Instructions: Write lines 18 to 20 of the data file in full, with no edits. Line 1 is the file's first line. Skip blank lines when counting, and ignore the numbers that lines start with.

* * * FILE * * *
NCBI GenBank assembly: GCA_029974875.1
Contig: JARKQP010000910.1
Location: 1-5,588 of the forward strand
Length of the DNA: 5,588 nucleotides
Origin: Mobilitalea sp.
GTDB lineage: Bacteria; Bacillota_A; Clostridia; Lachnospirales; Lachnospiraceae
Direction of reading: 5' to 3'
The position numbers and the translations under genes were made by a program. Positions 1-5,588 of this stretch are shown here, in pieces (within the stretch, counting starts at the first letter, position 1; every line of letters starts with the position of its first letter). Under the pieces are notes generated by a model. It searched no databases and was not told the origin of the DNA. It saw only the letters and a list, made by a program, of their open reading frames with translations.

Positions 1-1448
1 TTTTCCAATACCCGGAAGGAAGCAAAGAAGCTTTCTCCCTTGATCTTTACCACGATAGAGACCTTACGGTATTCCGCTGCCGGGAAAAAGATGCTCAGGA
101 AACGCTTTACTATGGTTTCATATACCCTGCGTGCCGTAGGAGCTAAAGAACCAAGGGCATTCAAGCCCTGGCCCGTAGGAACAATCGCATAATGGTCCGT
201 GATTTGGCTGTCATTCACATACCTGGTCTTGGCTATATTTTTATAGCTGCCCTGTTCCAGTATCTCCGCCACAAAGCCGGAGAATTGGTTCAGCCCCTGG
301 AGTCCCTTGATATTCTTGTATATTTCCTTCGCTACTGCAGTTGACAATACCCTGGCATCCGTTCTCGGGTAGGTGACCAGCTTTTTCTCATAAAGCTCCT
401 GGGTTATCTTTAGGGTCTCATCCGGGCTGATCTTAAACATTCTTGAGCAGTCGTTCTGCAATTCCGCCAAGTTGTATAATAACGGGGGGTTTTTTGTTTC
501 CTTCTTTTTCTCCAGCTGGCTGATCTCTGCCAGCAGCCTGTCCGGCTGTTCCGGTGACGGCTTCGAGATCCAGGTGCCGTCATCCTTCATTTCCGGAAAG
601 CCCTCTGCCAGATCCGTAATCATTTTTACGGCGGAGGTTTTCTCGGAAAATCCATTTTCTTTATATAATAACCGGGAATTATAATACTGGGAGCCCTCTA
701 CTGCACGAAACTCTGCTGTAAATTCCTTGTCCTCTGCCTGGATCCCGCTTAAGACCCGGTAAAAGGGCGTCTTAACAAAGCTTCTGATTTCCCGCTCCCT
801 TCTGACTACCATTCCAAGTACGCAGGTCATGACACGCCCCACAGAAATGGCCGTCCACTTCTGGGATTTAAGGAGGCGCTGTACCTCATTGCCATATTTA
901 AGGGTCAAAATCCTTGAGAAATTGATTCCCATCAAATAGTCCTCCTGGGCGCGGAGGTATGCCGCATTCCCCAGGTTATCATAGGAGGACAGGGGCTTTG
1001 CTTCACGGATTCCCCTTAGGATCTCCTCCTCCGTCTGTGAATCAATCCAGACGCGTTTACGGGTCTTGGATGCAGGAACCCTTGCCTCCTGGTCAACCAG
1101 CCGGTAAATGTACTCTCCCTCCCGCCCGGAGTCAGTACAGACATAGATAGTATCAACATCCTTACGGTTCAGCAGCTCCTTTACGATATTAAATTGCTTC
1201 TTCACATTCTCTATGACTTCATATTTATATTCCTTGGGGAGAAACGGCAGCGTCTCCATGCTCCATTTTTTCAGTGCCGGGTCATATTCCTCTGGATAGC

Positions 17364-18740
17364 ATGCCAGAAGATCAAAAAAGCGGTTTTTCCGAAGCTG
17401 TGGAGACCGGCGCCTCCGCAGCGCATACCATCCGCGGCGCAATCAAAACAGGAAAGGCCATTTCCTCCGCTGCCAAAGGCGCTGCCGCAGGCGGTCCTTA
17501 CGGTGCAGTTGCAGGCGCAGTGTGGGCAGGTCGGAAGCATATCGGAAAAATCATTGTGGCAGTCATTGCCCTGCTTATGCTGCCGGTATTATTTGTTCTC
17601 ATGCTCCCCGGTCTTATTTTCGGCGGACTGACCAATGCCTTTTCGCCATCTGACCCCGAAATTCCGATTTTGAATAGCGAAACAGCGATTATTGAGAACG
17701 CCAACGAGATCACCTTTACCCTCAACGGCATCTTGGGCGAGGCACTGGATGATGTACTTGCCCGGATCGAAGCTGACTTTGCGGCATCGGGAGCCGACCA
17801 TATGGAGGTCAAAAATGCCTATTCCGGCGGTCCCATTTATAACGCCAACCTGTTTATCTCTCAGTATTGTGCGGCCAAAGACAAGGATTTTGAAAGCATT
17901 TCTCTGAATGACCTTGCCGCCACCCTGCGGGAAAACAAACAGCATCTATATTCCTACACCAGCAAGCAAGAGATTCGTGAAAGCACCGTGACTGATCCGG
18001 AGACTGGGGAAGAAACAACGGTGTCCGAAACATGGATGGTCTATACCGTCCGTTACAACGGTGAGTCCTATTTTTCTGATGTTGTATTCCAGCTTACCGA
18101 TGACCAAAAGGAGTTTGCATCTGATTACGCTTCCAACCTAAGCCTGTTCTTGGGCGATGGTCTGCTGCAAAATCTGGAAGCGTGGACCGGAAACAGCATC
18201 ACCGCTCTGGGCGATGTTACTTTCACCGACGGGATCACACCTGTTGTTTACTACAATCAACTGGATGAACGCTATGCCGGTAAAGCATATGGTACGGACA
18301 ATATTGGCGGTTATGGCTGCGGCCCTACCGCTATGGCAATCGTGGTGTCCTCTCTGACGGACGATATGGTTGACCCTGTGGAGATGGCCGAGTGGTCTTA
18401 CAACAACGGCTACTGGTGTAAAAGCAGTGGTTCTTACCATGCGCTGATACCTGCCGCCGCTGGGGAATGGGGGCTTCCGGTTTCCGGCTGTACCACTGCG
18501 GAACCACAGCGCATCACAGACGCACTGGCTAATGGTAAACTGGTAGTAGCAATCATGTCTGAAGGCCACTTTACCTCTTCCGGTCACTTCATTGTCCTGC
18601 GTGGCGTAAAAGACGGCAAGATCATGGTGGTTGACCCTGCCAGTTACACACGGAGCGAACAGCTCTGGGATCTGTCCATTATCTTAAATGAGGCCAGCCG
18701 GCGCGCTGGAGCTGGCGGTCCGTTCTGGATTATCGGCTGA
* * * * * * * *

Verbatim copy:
801 TCTGACTACCATTCCAAGTACGCAGGTCATGACACGCCCCACAGAAATGGCCGTCCACTTCTGGGATTTAAGGAGGCGCTGTACCTCATTGCCATATTTA
901 AGGGTCAAAATCCTTGAGAAATTGATTCCCATCAAATAGTCCTCCTGGGCGCGGAGGTATGCCGCATTCCCCAGGTTATCATAGGAGGACAGGGGCTTTG
1001 CTTCACGGATTCCCCTTAGGATCTCCTCCTCCGTCTGTGAATCAATCCAGACGCGTTTACGGGTCTTGGATGCAGGAACCCTTGCCTCCTGGTCAACCAG